Meridian Therapies For Companion Animals
As there is tremendous interest amongst professionals and non-professionals alike in the field of Companion Animal Care, Health & Behaviour on how to find holistic and positive approaches, there is a dedicated web for those researching/working in the field at www.AnimalEFT.org and a supporting discussion group at ETcompanions@egroups.com
All companion owners are very welcome to join in and report their findings/approaches and share their strategies.
A Single Voice
I just had to write and tell you about today. Since Friday, I have felt a little more less stressed and I am tapping every day. I have been going to sleep a lot earlier and sleeping too well, my friend has had to wake me up. Sunday night, I tapped for sleep, and that was about 10.00 pm, by 11.45 I was dropping so literally fell into bed and that was it. I awoke with a start at 5.29, threw the dog out, made breakfast, got onto the internet, tried to ring people etc., because I was under the impression it was 5.29 pm!!!! It wasn't funny at the time, but the few people I rung to apologise for missing my appointment did find it hilarious. Lucky for me! I am going to work on this for a week and if it continues, then I can honestly put my hand on my heart and say, this technique has worked. I've had years and years of insomnia with no help or support from anyone - one telephone conversation with you and I'm actually getting to bed at a sensible time and more to the point sleeping. I hope it continues. Thanks for the chapters, I haven't opened them yet, will read them tomorrow. I'm having a lazy night!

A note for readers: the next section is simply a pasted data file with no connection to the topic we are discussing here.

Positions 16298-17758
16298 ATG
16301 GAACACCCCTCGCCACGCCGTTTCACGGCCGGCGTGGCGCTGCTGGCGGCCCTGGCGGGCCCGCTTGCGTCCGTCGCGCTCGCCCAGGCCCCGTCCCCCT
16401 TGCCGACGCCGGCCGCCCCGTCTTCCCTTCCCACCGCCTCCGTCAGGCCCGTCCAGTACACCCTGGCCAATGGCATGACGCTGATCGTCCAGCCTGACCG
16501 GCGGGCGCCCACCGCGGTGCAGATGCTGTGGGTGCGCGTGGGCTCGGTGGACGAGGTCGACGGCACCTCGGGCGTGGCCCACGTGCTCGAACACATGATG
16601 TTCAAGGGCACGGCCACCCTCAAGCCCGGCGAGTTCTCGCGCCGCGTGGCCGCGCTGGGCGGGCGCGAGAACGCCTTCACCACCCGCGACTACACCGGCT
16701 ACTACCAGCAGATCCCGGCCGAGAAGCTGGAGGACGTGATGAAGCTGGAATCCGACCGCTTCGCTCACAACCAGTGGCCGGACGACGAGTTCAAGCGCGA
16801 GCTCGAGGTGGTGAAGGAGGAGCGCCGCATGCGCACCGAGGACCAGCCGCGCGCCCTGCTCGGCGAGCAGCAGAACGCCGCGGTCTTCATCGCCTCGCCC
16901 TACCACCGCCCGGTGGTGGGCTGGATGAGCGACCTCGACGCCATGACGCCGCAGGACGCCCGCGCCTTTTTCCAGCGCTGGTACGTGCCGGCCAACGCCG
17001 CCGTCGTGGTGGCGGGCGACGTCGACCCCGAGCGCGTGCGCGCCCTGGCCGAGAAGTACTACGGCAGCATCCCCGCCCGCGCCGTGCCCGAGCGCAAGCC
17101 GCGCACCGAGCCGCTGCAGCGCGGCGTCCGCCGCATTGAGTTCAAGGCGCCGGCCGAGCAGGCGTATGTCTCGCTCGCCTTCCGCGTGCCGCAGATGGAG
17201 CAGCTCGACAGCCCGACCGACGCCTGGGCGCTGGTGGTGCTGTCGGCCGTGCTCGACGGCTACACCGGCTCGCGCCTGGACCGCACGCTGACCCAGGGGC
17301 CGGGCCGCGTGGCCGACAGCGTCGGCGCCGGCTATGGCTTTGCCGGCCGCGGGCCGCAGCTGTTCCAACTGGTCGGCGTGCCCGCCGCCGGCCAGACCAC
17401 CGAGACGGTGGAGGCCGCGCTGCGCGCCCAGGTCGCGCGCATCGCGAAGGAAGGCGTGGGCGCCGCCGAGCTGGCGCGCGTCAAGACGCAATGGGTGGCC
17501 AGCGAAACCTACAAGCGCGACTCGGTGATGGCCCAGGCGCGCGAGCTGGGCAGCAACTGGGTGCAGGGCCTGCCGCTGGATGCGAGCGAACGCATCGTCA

Many thanks - Pauline
More About Willpower
In the July issue, I wrote an article about psychological reversal and how it is so damaging to try and live life against oneself and driven by will power. The same day I wrote that article, I was sent a story, called "The Mountain" on an inspirational list.
This story is a beautiful metaphor on how, in the past, people were perceived to be "weak" and "wanting" if they didn't manage to climb their own individual mountains and how "the right thing to do" was to "tighten the belt, pull oneself together, swallow the bitter pill" and somehow, from some nebulous somewhere, find that strength of purpose that would eventually allow oneself to tackle the mountainous task.
That's what the Mountain, Part 1 is all about. In the energy therapies, the very resistance to wanting to do any task, be it slimming, giving up an addiction or sorting out one's life, is nothing more than an indication that there is a part of oneself who is afraid, who is scared, who is discouraged, who is suffering and truly believes that it cannot be done - and, that the only way towards a wonderful life is to heal these parts of ourselves, because when we do, we don't need to push ourselves along with willpower anymore, and the tasks become a joy and something we're really able to do.
That is why I sat I down and wrote, "The Mountain, Part 2". I hope you enjoy it.
With best wishes, Silvia Hartmann, Acting Editor, UK GoE News